After Page One: Finding Time
A guest post to motivate, encourage, and inspire…
For a decade, writing was the center of my life. Each morning, I’d write in my little room with the red curtains, my cup of chamomile tea warming my lap. In the evenings I taught writing to undergraduates. I published my writing widely in literary journals, and eventually, my first book of poems was published.
Then I had a child.
When my son was born, I couldn’t figure out how to fit in a shower, let alone write. My love for my son was so overwhelming, I could barely breathe. But it was that love—that breathless intensity—that drew me to the page nonetheless. There were no more “writing mornings” now. I wrote when I could. Sometimes months would pass. I wrote in quick, passionate spurts.
Eight years went by like this. The writing happened—I even published another book of poems—but I wrote along the edges of my life.
I had few regrets about my post-children writing life, but a few months ago, I began to feel pulled in another direction. I was washing dishes, looking out the window as the first snow of the season began to fall, and I thought “I wish I had more time to record.”
By some miracle, that wish came true. Is it because my children are a little older, and life has become more predictable? Is now the right season of my life? Was it simply the asking, the intention?
I’m not sure what it is, but I have been writing almost every day. I have been finding time, making time—using naptime and bedtime for writing rather than housework, phone calls, or even my beloved yoga.
It is not without stress and sacrifice.
Before, my mind was filled with shopping lists, doctor’s appointments, naptime schedules. Now, I rearrange paragraphs in my head while my son and I play trucks. I jump up from a board game to jot down an idea in my notebook.
I’m not very good at multi-tasking. Sometimes I go to sleep at night, my mind still spinning and streaming with thoughts.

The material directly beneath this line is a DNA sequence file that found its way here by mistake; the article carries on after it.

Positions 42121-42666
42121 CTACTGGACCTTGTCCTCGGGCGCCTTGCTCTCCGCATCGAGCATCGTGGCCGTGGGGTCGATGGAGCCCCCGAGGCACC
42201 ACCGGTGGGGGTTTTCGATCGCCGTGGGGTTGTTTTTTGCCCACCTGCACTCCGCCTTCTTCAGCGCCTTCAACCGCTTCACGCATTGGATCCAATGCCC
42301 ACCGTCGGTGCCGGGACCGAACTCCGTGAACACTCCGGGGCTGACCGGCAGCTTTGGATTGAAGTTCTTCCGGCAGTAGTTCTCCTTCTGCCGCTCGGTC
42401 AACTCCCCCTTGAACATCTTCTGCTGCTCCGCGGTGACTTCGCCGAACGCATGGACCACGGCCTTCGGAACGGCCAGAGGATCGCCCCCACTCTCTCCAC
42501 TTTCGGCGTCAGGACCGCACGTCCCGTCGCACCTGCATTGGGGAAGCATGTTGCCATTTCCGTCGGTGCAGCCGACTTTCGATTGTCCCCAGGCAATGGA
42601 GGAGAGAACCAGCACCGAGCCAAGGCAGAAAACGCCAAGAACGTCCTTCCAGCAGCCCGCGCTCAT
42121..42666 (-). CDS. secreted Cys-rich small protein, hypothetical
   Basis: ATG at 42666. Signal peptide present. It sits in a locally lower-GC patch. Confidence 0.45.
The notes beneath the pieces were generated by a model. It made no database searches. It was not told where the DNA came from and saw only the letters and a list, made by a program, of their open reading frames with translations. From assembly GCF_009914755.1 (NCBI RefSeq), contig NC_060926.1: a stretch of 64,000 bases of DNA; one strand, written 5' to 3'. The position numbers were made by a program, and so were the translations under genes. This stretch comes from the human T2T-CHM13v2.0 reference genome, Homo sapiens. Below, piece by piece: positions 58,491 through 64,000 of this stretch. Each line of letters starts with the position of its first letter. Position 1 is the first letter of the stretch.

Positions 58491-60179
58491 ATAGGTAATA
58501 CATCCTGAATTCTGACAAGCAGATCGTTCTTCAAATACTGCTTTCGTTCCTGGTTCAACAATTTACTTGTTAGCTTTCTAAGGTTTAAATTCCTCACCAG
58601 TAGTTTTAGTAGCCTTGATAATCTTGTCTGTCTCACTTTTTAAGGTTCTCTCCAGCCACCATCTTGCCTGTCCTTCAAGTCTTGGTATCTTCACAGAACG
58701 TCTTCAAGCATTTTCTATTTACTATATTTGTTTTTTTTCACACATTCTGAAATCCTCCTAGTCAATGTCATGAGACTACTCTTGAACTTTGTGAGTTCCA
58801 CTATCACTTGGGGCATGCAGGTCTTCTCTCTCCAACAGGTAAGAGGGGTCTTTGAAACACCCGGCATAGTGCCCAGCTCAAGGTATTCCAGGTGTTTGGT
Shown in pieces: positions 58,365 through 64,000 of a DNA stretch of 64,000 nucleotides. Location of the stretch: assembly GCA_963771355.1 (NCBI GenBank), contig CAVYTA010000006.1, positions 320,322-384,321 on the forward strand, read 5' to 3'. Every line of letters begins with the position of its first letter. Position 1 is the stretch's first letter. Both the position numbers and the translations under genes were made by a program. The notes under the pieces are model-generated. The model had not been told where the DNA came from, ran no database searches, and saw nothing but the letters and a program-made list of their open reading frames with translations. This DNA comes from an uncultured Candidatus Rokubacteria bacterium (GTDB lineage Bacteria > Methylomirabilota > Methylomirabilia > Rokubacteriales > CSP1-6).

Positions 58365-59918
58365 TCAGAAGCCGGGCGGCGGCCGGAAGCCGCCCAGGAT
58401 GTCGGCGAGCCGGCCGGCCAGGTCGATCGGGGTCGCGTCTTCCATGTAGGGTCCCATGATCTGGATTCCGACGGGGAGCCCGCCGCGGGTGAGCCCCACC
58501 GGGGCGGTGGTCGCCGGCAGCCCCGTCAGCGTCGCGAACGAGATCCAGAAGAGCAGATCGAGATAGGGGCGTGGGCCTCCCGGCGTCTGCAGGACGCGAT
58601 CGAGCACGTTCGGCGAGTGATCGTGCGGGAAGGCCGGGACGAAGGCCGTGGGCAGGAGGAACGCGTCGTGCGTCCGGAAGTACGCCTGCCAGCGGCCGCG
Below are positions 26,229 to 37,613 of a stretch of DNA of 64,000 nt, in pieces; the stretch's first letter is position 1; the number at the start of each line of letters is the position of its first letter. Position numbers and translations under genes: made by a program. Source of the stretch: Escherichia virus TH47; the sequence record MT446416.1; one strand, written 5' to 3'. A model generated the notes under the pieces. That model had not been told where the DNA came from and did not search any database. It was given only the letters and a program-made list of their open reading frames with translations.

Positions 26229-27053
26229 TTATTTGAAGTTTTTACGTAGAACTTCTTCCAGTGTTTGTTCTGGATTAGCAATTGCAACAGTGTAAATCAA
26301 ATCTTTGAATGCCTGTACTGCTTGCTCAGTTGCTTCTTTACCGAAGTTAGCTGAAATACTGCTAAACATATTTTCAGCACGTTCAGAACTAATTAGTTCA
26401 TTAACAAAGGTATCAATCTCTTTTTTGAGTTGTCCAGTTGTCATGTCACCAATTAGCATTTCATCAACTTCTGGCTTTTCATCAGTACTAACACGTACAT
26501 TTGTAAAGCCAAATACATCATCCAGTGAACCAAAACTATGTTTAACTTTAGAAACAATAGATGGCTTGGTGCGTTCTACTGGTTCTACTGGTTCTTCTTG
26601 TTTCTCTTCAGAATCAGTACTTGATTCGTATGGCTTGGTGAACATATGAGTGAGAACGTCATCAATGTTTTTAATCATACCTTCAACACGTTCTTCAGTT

I’m also not proud of how much time I spend on my phone—writing, or connecting with other writers. It’s much easier to use than a pad and paper, and it fits in my pocket, or my free hand. It’s an easy way for me to slip in writing during long days with my kids.
But even though I try to keep phone use to a minimum, I know I use it more than I should. My toddler has come up to me more than once, saying, “Mommy, put down your phone.” Or “Mommy, I just want to talk to you.”
I don’t want to be the kind of mother who ignores her children to pursue her passion. But I also don’t want to be the kind of mother who puts aside her passion for her children.
Reclaiming myself as a writer is like reuniting with a lost lover. I know this initial spark of passion will die down. The day will come when I arrive at a blank page and have nothing to fill it with. And I also know that I will learn to balance motherhood and writing—there will be a way for me to give them both my full attention.
But for now, I am diving right in, head first. I don’t know where it will take me, or how long it will last, but it’s here. I’m trying not to question it. I’m grateful. And it feels so damn good.
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4 replies on “After Page One: Finding Time”
Wendy, so much here feels pulled from my brain. I wrote before kids, perhaps not as consistently, but after the birth of my daughter I fell into a black hole of sorts and my writing life all but disappeared. In that, I felt like I had disappeared. I began again, in earnest, when my second child turned into a toddler and I try to maintain my momentum since that also maintains my sanity and fulfillment, beyond the ways mothering most certainly does.
Keep going, whenever you can, in fits and spurts, and soon the days will stretch longer with more time.
THis is beautiful! Thank you for sharing. I have an 8 and 9 year old and have just started writing- a weekly newspaper column. It amazing how I AM able to find the time, and it feels very very worthy to me. A good use of time. I love your writing style!
And you definitely motivated, encouraged and inspired :)
I guess first of all I’d have to determine whether I could call what I used to do writing. A sea of words and phrases appeared on paper in the form of poetry, that once swam in my head. Some good some excellent and some confusing. Time has murdered that luxury I once had. Thanks for the memory.